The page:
Next we wandered around quite aimlessly taking photos and getting scared by the avalanches which were breaking off the top of the mountain. We also admired the bravery of a few which climbed up on one of the slopes. Climbing a smaller hill confirmed our suspicions: the snow was watery and close to impossible to ride. After returning to the Paltinu cabin we were approached by two German guys who inquired if we’re going down by the cable car. Actually they were recruiting us since they needed the minimum amount of 10 persons for the cable car to move. We told them we are thinking about it, but we were quite inclined to go down by board. After they left we ate 2 sandwiches and then decided we’ll hit it. When we reached the cable car’s upper station we saw the two guys already started down the mountain by foot. So we launched ourselves too.
The first part of the descent was quite enjoyable and adventurous. We mostly followed the road but there were moments when we had to unbind our boards and walk for a few meters only to gear up and launch ourselves again. I remember putting myself over a parapet and then having a steep and speedy descent on a slope right underneath the road. Ioana followed close all the time. After this steep descent there was a rather flat part, or if it wasn’t flat, the watery snow made it seem like it was flat because I was barely moving on the board. I remember seeing two earlier avalanche “tongues” almost reaching what was the road in the summer and thinking about photographing myself in front of the first one only to discover that the second one was bigger and thinking about going a few meters more and planning to stop and wait for Ioana to catch up to me and snap the photo. I don’t exactly remember when I took off my board but I know that these thoughts came to a sudden halt when I heard Ioana shouting from behind. And there was another sound too…
As I turned around and looked up the mountain there was the horror. A massive avalanche broke off from the top where the first “tongue” was. And worse, it was heading straight for Ioana. I shouted for her to hurry and then I saw her stumble with the snowboard. I shouted at her to leave the board which she did and then started running in my general direction. I approached some large rocks and had half of a thought about ducking behind them if the avalanche reached there. It didn’t. However it formed into the biggest one I saw around there and when it reached the road and went well past it with a load roaring sound, it became really massive. It stopped just a few short meters short of Ioana’s board. She was panting fast and looking at me. I was looking at her and then said I’ll go to retrieve the board. She insisted she’ll go. I insisted that I’ll go and I won. She somehow had the inspiration to snap 3 photos while I was returning with her board. We waited for a few minutes to recover from the shock and then headed forward down the mountain. We were of course checking the slopes like crazy. Never binded the boards to our feet again… We used them a few times as sleds, but that was the end of our boarding season this year.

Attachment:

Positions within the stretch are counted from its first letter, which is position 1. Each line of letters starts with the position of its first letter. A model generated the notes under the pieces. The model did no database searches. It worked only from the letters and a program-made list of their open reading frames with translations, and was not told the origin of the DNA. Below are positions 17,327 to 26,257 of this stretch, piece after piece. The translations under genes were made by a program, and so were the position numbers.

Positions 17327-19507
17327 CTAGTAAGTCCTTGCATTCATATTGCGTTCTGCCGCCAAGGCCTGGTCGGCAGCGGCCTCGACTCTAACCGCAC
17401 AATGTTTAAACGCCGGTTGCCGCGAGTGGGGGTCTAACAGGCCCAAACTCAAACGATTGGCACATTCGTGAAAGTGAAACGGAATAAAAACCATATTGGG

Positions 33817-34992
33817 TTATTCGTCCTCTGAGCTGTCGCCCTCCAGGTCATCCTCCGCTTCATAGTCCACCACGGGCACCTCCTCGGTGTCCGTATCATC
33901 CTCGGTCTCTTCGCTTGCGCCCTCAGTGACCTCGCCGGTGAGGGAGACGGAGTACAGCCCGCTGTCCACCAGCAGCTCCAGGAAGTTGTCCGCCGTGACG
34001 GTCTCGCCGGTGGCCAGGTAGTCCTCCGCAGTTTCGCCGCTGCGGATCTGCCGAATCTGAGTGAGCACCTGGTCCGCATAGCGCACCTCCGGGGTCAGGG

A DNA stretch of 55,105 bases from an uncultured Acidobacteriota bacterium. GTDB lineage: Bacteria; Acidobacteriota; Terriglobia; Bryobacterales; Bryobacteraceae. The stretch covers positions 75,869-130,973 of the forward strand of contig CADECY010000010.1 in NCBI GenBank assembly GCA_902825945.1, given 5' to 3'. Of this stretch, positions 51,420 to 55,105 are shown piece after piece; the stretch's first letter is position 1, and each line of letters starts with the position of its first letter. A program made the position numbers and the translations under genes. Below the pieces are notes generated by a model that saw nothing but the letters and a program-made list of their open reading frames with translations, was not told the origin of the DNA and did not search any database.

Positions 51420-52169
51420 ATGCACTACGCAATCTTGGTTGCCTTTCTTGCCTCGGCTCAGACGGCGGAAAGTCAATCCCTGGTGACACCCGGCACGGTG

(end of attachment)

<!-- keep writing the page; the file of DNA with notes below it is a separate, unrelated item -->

Even before reaching the waterfall’s general area we decided we’ll go round on the road not risking the steep descent on the left (very close to the left slope) even if we saw the German guys heading in that general direction earlier. Looking back, going around on the road wasn’t the best idea. It turned out as a bad one. That’s because the road was mostly snowed in so I had to break a path and because it’s carved hard into the mountain and there were towering rocks above our heads almost all the time. Seeing fresh fallen rocks, the remains of rock slides and hearing the sound of falling boulders didn’t really raise my confidence either. Right around the waterfall when we took the Transfagarasan we’ve met another two German guys who were going up the mountain by snowmobile and they’ve warned us that the road is very long. I thought it can’t be worse but it turned out at least as bad as the avalanche scare. At one point I had a panic attack and I thought I’ll call Mountain Rescue to come and pick us up. Somehow I got up and continued… We stopped a few times under several concrete avalanche controls. And after much stride we somehow reached the hotel where we parked our car hours earlier. I don’t think I was ever so relieved in my whole life.
The funny thing is that the GPS was working in my pocket all this time. So it recorded the whole trip… Once I’ll re-install the necessary software to my PC and find the improvised transfer cable I’ll download the track and amaze myself again.
Not much to say as a conclusion other that we’ve decided right there, seconds after the whole thing came down that slope, that we’re “slope monkeys” and we should stay off the wild mountains during the winter. One death scare was enough. Or was it the adventure of a lifetime. I don’t know. What I know is that I don’t want to repeat that experience.
The next day we visited the beautiful and safe Sibiu and on our way home we made a detour to Sighisoara. And that was our spring holiday.
(Last two rows of photos – including the 3 infamous “right after” shots – by Ioana.)